Afghan blast kills foreign troops

Deaths bring to 83 the number of international-force personnel killed this year.

     Troops from up to 40 mainly Western countries are battling Taliban fighters in Afghanistan [EPA]

    A multinational force spokesman said the soldiers died in an improvised  bomb explosion.
    Their nationalities were not disclosed.
    The latest casualties brought to 83 the number of foreign soldiers killed this year in Afghanistan, where about 70,000 international troops are fighting a Taliban anti-government campaign.
    Two British soldiers and a Romanian trooper - all serving with  the separate Nato-led International Security Assistance Force (Isaf) - were killed in two attacks in  Afghanistan on Thursday and Friday.
    Gates's appeal
    The bomb attack in Farah comes one day after Robert Gates, the US defence secretary, said that for the first time, the monthly total of American and allied combat deaths in Afghanistan exceeded the toll in Iraq during May.
    He urged Nato allies to live up to past pledges of troops and equipment to Afghanistan.
    After talks with Nato defence ministers in Brussels, Belgium, Gates said: "I expect government decisions and actions to match government rhetoric."
    He said that despite vows at a Nato summit in Bucharest in April to raise more troop contributions, "many of the same shortfalls that existed 18 months ago still exist today".
    Gates welcomed a pledge by Italy to lift restrictions on the movement of its 2,350 soldiers, most stationed in western Afghanistan, but it remained unclear whether Rome would be willing to move them to a more hostile area.

    Isaf now comprises almost 53,000 troops from 40 nations, up from 33,000 troops 18 months ago, but commanders continue to press for more help.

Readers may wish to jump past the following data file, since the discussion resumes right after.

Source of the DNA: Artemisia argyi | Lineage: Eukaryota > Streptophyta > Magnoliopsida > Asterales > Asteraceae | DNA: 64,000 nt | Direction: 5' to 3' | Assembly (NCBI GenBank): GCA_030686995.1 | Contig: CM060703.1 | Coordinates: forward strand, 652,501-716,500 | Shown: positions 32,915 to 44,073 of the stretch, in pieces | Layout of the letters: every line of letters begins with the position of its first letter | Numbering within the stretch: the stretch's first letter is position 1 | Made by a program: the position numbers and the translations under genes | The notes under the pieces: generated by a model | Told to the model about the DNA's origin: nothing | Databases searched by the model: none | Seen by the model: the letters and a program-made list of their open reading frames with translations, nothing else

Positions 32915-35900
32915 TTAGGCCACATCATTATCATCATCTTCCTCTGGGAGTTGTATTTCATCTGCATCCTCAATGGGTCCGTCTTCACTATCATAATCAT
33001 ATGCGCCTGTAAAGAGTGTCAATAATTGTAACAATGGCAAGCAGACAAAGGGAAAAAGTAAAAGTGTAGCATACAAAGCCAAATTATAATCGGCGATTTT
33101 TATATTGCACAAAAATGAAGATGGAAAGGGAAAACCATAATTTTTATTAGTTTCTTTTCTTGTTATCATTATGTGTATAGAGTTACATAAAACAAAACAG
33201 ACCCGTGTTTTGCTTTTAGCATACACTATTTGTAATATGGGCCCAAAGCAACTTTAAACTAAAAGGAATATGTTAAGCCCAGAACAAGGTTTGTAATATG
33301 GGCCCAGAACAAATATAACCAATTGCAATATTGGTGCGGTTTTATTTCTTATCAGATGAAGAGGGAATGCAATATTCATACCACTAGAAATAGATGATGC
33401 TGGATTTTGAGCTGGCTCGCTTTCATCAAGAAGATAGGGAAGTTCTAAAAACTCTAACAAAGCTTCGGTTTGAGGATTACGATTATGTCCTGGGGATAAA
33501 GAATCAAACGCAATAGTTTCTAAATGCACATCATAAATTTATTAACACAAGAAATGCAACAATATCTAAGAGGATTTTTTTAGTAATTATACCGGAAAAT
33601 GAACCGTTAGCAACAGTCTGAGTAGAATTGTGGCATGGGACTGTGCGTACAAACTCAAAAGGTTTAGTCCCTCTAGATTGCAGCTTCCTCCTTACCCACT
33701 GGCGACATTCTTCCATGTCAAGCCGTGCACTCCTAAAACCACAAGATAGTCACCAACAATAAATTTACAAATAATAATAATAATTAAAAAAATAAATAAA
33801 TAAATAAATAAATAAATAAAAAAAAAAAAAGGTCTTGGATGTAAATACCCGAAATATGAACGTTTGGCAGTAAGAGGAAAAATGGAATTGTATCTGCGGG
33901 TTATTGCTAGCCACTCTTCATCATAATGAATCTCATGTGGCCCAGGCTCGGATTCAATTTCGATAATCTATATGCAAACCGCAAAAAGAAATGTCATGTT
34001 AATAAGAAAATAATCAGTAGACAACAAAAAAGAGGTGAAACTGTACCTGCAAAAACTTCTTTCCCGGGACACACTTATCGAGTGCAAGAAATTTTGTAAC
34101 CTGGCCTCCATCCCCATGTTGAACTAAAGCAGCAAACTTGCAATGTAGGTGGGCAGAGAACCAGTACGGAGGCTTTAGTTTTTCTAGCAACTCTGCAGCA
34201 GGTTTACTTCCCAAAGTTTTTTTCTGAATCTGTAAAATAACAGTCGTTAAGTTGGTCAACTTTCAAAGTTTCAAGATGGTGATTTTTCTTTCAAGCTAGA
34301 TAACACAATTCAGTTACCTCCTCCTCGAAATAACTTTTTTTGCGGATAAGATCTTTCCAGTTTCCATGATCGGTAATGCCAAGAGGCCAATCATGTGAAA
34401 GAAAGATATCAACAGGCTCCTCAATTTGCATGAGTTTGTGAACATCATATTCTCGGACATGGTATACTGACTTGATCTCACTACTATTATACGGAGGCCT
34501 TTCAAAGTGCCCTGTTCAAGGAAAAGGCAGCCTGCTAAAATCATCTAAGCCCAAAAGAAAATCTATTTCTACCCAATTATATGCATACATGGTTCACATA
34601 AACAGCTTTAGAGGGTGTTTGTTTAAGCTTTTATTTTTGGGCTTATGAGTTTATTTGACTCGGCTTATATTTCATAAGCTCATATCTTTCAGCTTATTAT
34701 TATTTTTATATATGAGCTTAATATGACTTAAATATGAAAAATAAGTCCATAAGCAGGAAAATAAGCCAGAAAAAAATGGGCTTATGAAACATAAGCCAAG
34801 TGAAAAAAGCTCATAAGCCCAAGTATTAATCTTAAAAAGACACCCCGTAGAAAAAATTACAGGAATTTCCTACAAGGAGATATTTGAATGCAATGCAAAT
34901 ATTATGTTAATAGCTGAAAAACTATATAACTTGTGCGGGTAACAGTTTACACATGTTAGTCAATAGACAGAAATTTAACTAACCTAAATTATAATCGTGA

Violent south

    France has agreed to send 700 additional troops, which will deploy later this year in an area near Kabul, Afghanistan's capital, in eastern Afghanistan.

    This will free up around 1,000 US soldiers to move into the more violent south.

    Around 3,500 US marines have also been deployed but they will leave by November.

    Isaf has said it is trying to spread the influence of the weak central government across the country.

    SOURCE: Agencies


    Women under ISIL: The wives

    Women under ISIL: The wives

    Women married to ISIL fighters share accounts of being made to watch executions and strap explosives to other women.

    Diplomats for sale: How an ambassadorship was bought and lost

    Diplomats for sale: How an ambassadorship was bought and lost

    The story of Ali Reza Monfared, the Iranian who tried to buy diplomatic immunity after embezzling millions of dollars.

    Crisis of Aboriginal women in prison in Australia

    Crisis of Aboriginal women in prison in Australia

    Aboriginal women are the largest cohort of prisoners in Australia, despite making up only 2 percent of the population.